Web-Based Data Acquisition
At the start of the project, there was a challenge to come up with the most effective way to get an adequate corpus of books for analysis. Towards the beginning, this meant arriving at 100 books as quickly as possible, so the analysis team could begin work with a small sample set of novels. Due to time constraints, we chose to do this manually. We assigned members of the data group letters of the alphabet to ensure there was no overlap in books stored, and everyone was tasked with finding 9 books. This exercise allowed us to realize the problems we would face when writing the code to scrape the larger corpora of books. These problems included insufficient metadata on Gutenberg - meaning we had to manually searching publication dates to check that books had been published in the proper time frame. We also had to manually check the type of writing. For instance, if it was poetry, non-fiction or written in a foreign language. This led to the realization that there was an inadequate definition of novel, and that we had to better define our parameters. After setting out the terms of the filter, we had to agree on a method for automatically generating the corpora, as manual downloads would be too slow as the project scaled. There are many regulations around the use of scrapers to get data from websites, so careful consideration was necessary to avoid any issues we might face using scrapers. In the end, we used mirrors and rsync to download the data.
To make sure the data is as accurate as possible, it is necessary to decide how books should be added and refined for analysis.
For example, books on Project Gutenberg include a section before the text of the work itself, the Boilerplate, which includes information about Project Gutenberg's license, the upload date, and other information about the digital format. Because this text is in complete English sentences but itself an addition to the work, we had to find a way to remove the Boilerplate. Though most books on Gutenberg have a standardized Boilerplate, a significant portion are non-standard. To address the Boilerplates, we used a function strip_headers() from the Gutenberg Cleanup module, which has been created to remove different kinds of headers.
The other textual addition of note is the Table of Contents. Unlike Boilerplates, Tables of Contents are part of the original work and were not added in the digitization process; but like Boilerplates, Tables of Contents vary greatly in their form. Some use Arabic numerals to number chapters (1, 2, 3...), some use Roman numerals (I, II, III...), others use English numbers (ONE, TWO, THREE...). Some include page numbers, other exclude them; some have page numbers on the same line, others stagger lines; some introduce their Tables of Contents with a header, while others have no headers. Some books lack Tables of Contents altogether.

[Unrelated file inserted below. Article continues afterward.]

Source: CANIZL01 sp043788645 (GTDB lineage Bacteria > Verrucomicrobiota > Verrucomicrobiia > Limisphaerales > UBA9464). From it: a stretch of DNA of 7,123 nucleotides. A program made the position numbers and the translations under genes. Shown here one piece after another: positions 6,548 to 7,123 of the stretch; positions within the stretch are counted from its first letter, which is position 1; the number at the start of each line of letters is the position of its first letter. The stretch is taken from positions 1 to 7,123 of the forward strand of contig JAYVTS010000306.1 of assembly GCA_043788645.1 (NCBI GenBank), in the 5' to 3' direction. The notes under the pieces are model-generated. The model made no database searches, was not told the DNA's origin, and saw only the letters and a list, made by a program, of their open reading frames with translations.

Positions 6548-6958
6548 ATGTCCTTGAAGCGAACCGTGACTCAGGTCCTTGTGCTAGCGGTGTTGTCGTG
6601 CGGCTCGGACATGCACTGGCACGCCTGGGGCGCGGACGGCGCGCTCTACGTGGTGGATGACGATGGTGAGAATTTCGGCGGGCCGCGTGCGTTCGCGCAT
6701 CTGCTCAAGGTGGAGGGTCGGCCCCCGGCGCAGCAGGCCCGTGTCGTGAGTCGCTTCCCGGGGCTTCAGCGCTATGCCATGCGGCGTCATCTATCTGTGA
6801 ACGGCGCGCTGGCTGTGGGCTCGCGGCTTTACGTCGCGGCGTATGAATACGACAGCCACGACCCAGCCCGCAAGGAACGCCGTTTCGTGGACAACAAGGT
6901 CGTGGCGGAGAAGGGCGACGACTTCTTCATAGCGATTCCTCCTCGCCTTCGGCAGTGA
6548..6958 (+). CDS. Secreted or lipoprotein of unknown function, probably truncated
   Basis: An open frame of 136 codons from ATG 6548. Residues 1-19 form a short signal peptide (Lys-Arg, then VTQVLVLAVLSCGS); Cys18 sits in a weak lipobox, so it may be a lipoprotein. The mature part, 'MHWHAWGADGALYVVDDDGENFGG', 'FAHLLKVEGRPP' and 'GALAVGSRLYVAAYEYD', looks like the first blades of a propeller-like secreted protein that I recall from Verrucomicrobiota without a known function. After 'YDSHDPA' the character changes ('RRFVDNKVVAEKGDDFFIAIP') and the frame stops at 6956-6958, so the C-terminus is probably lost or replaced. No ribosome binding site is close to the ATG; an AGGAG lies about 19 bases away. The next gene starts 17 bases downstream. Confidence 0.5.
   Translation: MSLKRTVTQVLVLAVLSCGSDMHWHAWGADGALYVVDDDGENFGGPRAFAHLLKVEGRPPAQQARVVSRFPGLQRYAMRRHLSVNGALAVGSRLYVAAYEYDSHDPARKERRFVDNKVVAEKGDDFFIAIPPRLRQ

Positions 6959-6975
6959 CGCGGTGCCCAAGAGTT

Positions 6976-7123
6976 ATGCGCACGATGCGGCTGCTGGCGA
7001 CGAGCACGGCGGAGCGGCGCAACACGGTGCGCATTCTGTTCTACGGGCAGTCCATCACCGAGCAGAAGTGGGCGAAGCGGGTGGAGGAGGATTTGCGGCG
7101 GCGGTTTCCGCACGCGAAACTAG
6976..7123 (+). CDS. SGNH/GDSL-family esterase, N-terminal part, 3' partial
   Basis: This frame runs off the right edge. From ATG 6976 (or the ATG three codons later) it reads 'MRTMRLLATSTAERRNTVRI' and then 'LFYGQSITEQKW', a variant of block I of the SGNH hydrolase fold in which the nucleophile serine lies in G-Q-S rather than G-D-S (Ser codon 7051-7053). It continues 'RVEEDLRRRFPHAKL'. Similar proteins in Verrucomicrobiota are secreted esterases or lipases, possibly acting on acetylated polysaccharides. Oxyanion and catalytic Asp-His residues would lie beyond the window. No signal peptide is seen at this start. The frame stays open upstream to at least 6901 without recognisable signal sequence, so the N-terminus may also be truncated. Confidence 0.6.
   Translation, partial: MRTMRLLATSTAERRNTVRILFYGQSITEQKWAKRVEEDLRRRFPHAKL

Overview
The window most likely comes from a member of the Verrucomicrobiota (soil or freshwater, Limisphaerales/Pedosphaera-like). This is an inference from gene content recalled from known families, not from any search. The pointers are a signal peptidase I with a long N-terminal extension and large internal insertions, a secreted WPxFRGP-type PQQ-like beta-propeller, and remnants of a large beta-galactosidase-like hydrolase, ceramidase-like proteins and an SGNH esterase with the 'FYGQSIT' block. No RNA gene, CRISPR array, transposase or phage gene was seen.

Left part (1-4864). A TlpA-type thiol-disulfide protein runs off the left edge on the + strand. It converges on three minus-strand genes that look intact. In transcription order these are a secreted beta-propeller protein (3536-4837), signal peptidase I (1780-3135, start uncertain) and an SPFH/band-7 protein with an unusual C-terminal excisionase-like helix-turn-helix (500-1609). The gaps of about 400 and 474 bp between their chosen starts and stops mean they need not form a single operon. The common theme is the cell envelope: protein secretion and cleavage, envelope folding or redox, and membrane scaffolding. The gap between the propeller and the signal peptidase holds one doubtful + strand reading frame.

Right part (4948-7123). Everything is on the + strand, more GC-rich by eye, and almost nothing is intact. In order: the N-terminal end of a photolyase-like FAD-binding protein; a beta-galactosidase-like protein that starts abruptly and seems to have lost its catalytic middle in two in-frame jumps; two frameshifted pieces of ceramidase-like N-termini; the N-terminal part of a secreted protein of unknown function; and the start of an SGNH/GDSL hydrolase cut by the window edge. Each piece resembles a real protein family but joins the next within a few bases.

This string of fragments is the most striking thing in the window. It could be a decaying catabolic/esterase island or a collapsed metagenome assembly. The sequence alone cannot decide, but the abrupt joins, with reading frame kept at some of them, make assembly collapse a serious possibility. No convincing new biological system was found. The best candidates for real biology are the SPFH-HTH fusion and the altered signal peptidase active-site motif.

No function already existed which would remove the Table of Contents. After long consideration of the problem and numerous attempts at creating a lightweight means of removing the Tables of Contents, we decided that any code intended to remove them would likely cause greater problems such as inadvertently removing important data. Since the Table of Contents is such a minor fraction of the total work and does not include complete English sentences (save for the a few chapter titles), we deemed that it was wiser to not attempt removing them.
As for deciding which books to include in the corpus, it is best to first define a novel.
In scholarly journals, novels are often defined in terms of length and several other important abstract concepts. These concepts included a book’s ability to “[reflect] reality in the society in which it arises” and “[restore] the human spirit” (Mahfouz and Sultan 46). Naturally, the more abstract concepts were impossible to code, so books were selected from the Gutenberg corpus mostly in terms of their length.
After the initial corpus had been established, updating the sample novels corpus for testing became very important. We developed a method which creates a smaller corpus from a given database based on a specified common characteristic. Additionally, we implemented a method which serves to bring up a specified number of examples from the corpus that include a specified keyword or phrase.
Mahfouz, Naguib, and Sabbar S. Sultan. “The Situation of the Novel.” World Literature Today, vol. 79, no. 2, 2005, pp. 46–47. JSTOR, JSTOR, www.jstor.org/stable/40158674
Throughout this project, the MIT DH lab explored corpora other than Gutenberg, the one it ultimately ended up using exclusively. One of the main corpora it considered was HathiTrust, which was valuable not only for the size of its collection, but also for the ease with which books could be scraped from it.
In addition to research about the corpus itself, the lab also researched the challenges and complications of going from a small sample size of 100 to a much larger one of about 10,000, as the lab initially intended to use Gutenberg for the former and Hathitrust for the latter. Some potential complications discovered included difficulty of bias elimination (it’s harder to check 10,000 books for outliers or non-novels than it is to check 100), program efficiency, and processing power.
Although the Hathitrust corpus didn’t end up being used, the knowledge obtained from its research was invaluable to the process of expanding the Gutenberg corpus from 100 to 4,200 novels.